Step-by-Step: “The Briwax Guy’s How to Age Pine”
The aging technique described here is a simplification of the traditional method used extensively by furniture restorers in the Pine Furniture Industry.
Supplies for this project:
- Sodium Hydroxide (Household Drain Opener, such as Liquid Plumber)
- Water (Mix 1 part Household Drain Opener and 1 part water)
- An old rag (a brush will have the aging mixture everywhere)
- For really big pieces, use a spray bottle to hold the aging solution or a bug sprayer also works well.
- Any tools for distressing, if needed
- Rubber gloves to protect your hands.
- Light Brown Briwax
- Soft cloth, microfiber pad or foam applicator pad for Briwax application
- Wax application brush if your piece has a lot of deep carving or crevasses.
- Soft cloth for buffing Briwax
The raw, completely unfinished pine.
You can see the pine turn yellow as the aging solution is applied to the piece.
- Prepare the pine piece for sanding and sand to 180 Grit.
- While the piece is in the raw, completely unfinished state, add any distressing that you feel would enhance your finished piece.
- Prepare the "aging solution". Mix one part sodium hydroxide (Household Drain Opener, Ace Hardware Professional Strength, Liquid Plumber or any brand of liquid drain cleaner) to one part water. We find that a glass measuring cup works well - adding the drain cleaner first and then the water. If you have very big pieces like an entertainment center, put the solution in a bug sprayer and spray it on. A brush will “flip” the solution everywhere, so use an old rag and wipe it on the surface. Also, you should use rubber gloves to keep the drain cleaner away from your skin.
- As the "aging" solution is applied, you will notice that the pine will turn yellow immediately. This is a reaction between the sodium hydroxide, oxygen and the tannic acid in the pine. You can tell if you have missed a spot if it does not turn yellow.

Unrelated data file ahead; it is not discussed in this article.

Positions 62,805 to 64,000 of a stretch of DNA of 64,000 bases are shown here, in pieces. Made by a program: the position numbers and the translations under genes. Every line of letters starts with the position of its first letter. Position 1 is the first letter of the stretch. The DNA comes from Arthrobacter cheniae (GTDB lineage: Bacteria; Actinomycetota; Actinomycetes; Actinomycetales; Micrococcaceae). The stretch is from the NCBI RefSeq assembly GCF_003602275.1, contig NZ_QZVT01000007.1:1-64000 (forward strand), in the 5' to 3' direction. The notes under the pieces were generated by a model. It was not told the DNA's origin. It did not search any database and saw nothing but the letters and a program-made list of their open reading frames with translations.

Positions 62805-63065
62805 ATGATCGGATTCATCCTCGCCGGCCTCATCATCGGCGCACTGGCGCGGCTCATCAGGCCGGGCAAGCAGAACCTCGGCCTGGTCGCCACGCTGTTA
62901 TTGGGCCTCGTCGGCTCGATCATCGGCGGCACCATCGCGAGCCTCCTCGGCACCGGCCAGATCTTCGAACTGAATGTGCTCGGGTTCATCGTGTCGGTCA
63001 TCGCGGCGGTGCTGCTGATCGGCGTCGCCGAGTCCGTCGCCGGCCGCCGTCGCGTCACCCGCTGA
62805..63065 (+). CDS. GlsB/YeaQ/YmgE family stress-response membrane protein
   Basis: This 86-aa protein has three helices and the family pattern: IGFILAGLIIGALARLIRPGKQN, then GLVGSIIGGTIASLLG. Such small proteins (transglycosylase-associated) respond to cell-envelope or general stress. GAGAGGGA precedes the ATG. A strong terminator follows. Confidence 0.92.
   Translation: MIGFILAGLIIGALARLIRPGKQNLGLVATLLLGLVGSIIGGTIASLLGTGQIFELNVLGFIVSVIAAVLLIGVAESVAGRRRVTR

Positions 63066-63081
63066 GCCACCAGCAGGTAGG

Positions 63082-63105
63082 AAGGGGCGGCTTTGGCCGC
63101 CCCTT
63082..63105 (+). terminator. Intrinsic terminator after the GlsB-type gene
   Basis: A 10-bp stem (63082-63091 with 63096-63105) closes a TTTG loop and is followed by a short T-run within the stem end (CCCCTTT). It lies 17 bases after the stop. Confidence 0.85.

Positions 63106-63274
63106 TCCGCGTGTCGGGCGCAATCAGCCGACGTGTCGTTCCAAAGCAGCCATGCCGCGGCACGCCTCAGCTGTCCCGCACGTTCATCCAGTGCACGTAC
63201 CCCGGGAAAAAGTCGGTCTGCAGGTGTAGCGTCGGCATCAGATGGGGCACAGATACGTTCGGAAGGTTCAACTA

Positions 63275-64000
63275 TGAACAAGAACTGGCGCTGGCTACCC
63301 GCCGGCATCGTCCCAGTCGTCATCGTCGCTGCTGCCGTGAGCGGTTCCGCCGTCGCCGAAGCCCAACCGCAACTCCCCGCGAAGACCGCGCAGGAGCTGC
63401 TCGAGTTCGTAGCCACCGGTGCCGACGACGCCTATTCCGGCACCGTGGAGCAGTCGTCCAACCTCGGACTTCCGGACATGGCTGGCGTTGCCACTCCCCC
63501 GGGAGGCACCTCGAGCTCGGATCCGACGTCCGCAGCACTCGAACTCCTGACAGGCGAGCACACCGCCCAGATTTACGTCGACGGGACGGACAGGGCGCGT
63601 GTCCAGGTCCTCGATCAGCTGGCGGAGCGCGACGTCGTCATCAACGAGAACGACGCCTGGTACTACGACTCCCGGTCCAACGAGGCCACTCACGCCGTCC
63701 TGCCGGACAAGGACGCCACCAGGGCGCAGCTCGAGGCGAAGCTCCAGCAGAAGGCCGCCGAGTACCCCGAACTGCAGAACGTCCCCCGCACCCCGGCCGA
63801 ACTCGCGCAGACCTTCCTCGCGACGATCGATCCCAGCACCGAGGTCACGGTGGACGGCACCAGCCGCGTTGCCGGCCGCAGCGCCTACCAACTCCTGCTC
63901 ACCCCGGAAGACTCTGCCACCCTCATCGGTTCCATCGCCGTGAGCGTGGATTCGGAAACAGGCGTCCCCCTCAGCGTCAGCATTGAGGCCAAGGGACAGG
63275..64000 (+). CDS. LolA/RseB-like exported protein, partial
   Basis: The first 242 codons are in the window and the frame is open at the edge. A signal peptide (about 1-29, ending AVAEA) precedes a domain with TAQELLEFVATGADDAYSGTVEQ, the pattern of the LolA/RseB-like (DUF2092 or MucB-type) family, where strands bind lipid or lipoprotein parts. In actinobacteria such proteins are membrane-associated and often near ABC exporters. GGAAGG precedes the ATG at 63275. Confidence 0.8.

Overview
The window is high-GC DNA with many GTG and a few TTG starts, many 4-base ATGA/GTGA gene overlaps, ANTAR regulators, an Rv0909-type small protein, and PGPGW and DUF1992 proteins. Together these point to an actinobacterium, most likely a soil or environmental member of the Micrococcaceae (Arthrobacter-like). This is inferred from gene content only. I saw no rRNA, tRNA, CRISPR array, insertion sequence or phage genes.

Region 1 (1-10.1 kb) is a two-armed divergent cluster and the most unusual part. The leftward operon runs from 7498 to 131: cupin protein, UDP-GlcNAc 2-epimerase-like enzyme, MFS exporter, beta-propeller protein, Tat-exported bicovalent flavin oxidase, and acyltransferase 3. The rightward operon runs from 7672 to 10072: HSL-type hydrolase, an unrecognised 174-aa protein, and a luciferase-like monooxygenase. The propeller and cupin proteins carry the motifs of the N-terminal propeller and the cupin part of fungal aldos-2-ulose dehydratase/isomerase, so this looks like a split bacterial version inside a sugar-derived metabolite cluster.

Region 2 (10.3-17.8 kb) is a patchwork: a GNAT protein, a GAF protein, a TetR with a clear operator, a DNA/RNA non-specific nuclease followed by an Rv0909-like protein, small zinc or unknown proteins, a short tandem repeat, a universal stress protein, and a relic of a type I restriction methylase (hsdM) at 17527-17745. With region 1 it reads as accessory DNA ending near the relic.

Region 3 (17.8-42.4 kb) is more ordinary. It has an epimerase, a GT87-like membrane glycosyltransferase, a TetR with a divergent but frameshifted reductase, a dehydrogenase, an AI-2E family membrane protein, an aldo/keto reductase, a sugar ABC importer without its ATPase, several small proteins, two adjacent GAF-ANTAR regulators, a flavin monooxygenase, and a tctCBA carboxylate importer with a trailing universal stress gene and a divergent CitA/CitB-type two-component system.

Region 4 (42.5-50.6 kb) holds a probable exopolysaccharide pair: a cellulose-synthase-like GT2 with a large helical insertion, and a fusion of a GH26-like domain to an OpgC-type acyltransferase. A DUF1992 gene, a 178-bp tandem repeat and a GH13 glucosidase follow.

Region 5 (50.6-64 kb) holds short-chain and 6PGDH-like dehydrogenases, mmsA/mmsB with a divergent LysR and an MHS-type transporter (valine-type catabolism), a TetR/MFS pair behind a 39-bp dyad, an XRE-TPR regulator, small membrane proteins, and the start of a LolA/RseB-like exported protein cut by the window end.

The aging solution dries to a dull gray-green color.
Apply the Light Brown Briwax. Notice the warm, honey color.
- After allowing the pine piece to dry it will take on a dull gray-green cast or will look like nothing has happened at all. This color, after drying, depends on the tannic acid in the lumber which results from the geographical area of where the tree was grown.
- Even though the piece may appear to be dry to the touch, let it set overnight.
- Apply Light Brown Briwax in a liberal manner all over the area you want to finish. This first application of Briwax will give the perfect color, sort of a "honey or caramel color". Wait a few minutes and buff the wax out with a cloth or natural bristle brush. The piece will not produce much of a sheen on the first application, you are only filling the pores of the wood. Immediately apply Light Brown Briwax again, it won't take very much, and wipe it as far as you can... less is better. Wait a minute and buff out the piece. Now you will see the hand-waxed look begin to develop.
- Pine will generally take three to four applications of Briwax to obtain a lovely steen. Remember to buff in-between each application of wax.
These carved books were also finished using the aging technique described above.
Raw, unfinished pine ready for the aging
After the application of aging solution. Due to deep carving, we used a spray bottle for applying the aging solution.
Liberal application of Light Brown Briwax with a soft cloth.
The warm honey color shows immediately.
The beautiful finished product.